Abdenour Soufi


2015: Group leader, Chancellor’s fellow, MRC Centre for Regenerative Medicine, University of Edinburgh, UK

2010-2014: Postdoc, Prof Ken Zaret lab, Cell and Development Biology Department, Institute for Regenerative Medicine, University of Pennsylvania, US

2007-2009: Postdoc, Dr Sheela Jayaraman lab, School of Immunity and Infection, University of Birmingham, UK

2002-2006: PhD, Dr Kevin Gaston and Dr Sheela Jayaraman labs, Department of Biochemistry, University of Bristol, UK

2002: BSc in Biochemistry and Biotechnology, University of Bristol, UK

Open to PhD supervision enquiries?


Current PhD students supervised

Katharine Furlong

Ivana Gachulincová

Asier Galarza Torre

Michael O'Dwyer

Research summary

Chromatin structure and cellular identity

The ability to convert any human cell to other specialised cell types of the body will allow the regeneration of tissues and organs as well as develop personalised therapies. It is now possible to reprogram biopsied human cells to become induced pluripotent stem (iPS) cells, which are very similar to embryonic stem (ES) cells. These cells are pluripotent and can potentially give rise to all cell types of the body. However, this cellular reprogramming method is highly inefficient and relies on the genetic manipulation of factors that have been associated with tumours. We aim to design reprogramming factors that are efficient and safe to use in the clinic.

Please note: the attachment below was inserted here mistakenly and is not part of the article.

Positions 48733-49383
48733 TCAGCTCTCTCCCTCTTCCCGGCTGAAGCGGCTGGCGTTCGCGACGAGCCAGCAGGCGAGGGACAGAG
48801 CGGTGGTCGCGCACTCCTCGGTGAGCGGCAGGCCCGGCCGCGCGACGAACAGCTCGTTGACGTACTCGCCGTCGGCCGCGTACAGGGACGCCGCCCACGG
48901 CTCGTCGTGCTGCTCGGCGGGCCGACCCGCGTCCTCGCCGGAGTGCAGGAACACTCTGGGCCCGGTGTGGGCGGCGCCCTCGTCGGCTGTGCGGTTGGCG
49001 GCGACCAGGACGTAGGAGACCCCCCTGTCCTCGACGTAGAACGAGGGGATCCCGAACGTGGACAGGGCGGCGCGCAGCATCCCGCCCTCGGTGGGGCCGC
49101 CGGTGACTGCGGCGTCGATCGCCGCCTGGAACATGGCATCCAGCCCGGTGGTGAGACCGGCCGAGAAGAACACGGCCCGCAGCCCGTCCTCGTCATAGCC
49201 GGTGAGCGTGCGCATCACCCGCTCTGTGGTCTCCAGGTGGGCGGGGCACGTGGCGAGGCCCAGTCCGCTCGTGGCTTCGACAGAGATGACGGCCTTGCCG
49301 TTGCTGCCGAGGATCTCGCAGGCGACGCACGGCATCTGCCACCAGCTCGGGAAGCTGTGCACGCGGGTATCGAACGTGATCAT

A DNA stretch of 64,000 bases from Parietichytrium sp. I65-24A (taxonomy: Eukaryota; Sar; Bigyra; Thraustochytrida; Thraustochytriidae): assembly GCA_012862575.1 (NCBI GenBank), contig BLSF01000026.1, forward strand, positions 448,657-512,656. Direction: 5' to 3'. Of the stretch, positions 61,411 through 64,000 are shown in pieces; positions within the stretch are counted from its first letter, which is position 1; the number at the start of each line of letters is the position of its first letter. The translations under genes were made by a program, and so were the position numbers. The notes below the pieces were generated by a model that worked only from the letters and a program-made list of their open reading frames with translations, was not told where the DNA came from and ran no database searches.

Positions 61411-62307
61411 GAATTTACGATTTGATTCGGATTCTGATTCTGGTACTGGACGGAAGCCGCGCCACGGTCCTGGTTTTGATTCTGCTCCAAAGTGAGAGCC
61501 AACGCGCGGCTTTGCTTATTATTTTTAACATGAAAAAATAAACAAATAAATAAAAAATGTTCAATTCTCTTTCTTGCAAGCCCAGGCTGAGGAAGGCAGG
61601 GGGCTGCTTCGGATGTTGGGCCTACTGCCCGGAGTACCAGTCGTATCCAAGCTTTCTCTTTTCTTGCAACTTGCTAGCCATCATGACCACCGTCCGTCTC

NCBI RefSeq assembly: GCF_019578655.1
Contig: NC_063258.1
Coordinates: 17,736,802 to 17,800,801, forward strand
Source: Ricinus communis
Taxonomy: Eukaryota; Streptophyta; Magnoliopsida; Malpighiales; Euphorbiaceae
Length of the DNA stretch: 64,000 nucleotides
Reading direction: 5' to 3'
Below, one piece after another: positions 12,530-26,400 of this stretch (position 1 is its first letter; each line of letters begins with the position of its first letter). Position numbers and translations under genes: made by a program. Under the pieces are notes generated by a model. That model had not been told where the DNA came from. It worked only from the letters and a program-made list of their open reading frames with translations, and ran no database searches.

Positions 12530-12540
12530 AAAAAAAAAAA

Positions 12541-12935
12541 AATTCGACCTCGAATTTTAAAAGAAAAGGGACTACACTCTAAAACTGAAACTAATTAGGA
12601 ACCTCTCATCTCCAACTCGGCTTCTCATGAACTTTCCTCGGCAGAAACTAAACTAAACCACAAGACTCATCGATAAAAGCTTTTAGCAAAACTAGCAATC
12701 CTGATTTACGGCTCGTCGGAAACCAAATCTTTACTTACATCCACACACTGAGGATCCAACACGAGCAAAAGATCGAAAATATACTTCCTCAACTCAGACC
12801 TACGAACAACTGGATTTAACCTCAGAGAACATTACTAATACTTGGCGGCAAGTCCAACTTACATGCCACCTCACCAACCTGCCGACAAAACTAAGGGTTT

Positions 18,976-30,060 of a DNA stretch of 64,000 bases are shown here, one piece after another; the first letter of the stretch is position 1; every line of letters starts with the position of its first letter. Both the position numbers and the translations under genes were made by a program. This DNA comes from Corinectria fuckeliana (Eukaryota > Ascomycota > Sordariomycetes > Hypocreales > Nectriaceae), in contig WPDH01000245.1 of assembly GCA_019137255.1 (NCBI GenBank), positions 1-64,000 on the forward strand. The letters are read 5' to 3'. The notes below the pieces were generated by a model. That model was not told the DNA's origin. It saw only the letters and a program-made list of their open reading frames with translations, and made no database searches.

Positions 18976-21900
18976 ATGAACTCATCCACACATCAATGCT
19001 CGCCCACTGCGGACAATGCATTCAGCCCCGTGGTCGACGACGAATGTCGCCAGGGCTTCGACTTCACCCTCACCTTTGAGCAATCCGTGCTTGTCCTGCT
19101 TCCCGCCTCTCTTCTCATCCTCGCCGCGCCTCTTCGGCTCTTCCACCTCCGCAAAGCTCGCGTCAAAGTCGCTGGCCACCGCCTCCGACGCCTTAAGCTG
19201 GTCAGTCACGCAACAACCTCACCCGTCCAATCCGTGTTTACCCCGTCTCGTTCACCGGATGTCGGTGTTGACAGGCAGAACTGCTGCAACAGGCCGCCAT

Aims and areas of interest

Our ultimate goal is to design synthetic factors that can convert any cell in the body to a specific cell type of interest. We aim to learn from how the naturally occurring reprogramming factors interact with the genome and other molecules in the cell to change cell types.

We are particularly interested in how the reprogramming factors Oct4, Sox2, Klf4, and c-Myc (OSKM) convert fibroblasts to iPS cells. We found that the OSKM factors interact with genome in fibroblasts differently from that in ES cells. We also found that OSKM are initially blocked from accessing large chunks of the fibroblast genome, which are needed for complete reprogramming. Based on these abilities and limitations of the OSKM factors, we are currently establishing new approaches to produce custom-made reprogramming factors in the lab.

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